December 3 2023 was International Day of the Disabled Persons – we sat down with Council member Grant Cleland to gain some insights

International Day of the Disabled Persons  

December 3 2023 was International Day of the Disabled Persons, so we sat down with Council member Grant Cleland to gain some insights.    

Enabling Good Lives 

If we’re going to create transformational change, then it needs to start on the ground with services and their staff. Enabling Good Lives (EGL) is about transformational change of the disability support system and using those principles as a framework to review our services and practice.  

I was on the Ministerial group that came up with the principles and approach – the whole basis of those principles was always about transformational change, and ensuring disabled people receive ordinary life outcomes within a range of different roles and services. 

To get better education, employment, and health outcomes for disabled people it’s important going forward that services and their staff are using EGL principles as a framework to review their practice – both as an organisation and as an individual. 

It’s about using the EGL principles to ask ourselves whether our services or practice is mana enhancing, creating ordinary life outcomes, easy to use, assisting and allowing disabled people and their whānau to have control of their lives. 

Self Determination  

Historically, we’ve often talked to providers or whānau before we’ve talked to disabled people. One of the things we need to do when we’re reviewing or developing disability related services and qualifications is to hear their voice first. That helps to drive the rest of the process. At the very least when we are reviewing qualifications, and we are thinking about workforce issues, we need to be talking with disabled people and their whānau about whether these services and qualifications are meeting their needs.  

When we’re talking to the disability sector, we need to be careful that we don’t just talk to the services and training providers, and that we figure out a way to ensure that the voice of disabled people with different impairments and their whānau comes through. We need to demonstrate to the disability community that we want to have a conversation and we want their feedback. We also need to be prepared because sometimes that feedback can be challenging.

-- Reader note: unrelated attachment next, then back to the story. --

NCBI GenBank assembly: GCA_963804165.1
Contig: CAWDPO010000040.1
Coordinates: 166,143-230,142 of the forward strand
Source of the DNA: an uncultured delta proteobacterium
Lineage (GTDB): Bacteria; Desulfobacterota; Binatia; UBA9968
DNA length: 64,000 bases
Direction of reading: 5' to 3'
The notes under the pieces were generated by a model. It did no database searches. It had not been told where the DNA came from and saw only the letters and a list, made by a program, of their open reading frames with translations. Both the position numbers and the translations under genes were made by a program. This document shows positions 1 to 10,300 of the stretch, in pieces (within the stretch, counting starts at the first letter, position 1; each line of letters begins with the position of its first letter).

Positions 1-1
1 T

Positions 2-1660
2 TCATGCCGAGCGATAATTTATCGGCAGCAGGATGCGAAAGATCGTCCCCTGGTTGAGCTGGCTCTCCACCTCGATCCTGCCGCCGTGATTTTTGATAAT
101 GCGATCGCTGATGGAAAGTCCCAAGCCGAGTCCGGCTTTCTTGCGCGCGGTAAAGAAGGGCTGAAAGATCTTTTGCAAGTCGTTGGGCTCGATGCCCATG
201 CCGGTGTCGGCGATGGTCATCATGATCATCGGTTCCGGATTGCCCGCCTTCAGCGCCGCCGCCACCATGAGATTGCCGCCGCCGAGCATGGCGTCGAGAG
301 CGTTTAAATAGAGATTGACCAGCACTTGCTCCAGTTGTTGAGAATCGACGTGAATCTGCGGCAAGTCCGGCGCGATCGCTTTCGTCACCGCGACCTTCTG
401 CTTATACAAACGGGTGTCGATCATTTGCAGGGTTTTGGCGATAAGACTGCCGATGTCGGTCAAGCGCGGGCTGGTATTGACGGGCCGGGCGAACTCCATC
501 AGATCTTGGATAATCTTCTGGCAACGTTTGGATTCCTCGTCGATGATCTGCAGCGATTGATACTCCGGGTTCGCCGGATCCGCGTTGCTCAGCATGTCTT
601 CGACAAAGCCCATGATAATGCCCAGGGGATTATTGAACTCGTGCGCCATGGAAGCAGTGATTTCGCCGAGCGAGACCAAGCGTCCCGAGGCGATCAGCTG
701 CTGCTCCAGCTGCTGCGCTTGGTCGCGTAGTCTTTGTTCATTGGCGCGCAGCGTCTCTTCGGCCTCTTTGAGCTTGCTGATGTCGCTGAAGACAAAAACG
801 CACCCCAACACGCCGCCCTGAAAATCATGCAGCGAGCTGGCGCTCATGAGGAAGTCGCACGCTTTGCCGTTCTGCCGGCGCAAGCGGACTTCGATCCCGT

We know that disabled people and their whanau are saying some of our qualifications aren’t meeting their needs. Our challenge is to figure out some ways to actively involve the voice of disabled people in the review of services or qualifications and actively involving disabled people in the development, delivery, and assessment of qualifications in the future.  

Its fundamentally about how do we do more to ensure we involve disabled people in the review and the development of qualifications and services. We need to acknowledge that at times the voice of disabled people we serve has gotten lost. 

Ordinary Life Outcomes 

Statistics NZ estimate that at least 24% of our community have an impairment of some kind. In my 30 plus years working within the sector, I think the demographics of the disability community have really changed. As well as those with obvious impairments like mine, I would say we’re now seeing probably at least a third, possibly more, have some form of hidden impairment or disability including for example neurodiversity.  

Organisations need to recognise that many of these people have knowledge, skills and experiences that can add value to their organisations and that this a huge opportunity. It’s about seeing the potential of disabled people, even when they don’t have the same experience as other people.  

Rather than just employing disabled people because it’s the socially responsible thing to do, we need to see the opportunity of employing more disabled people across the community, health, social services, and education sectors. We need to acknowledge the skills and expertise that having disabled people in our workplaces, on our leadership teams and Boards will bring to our organisations.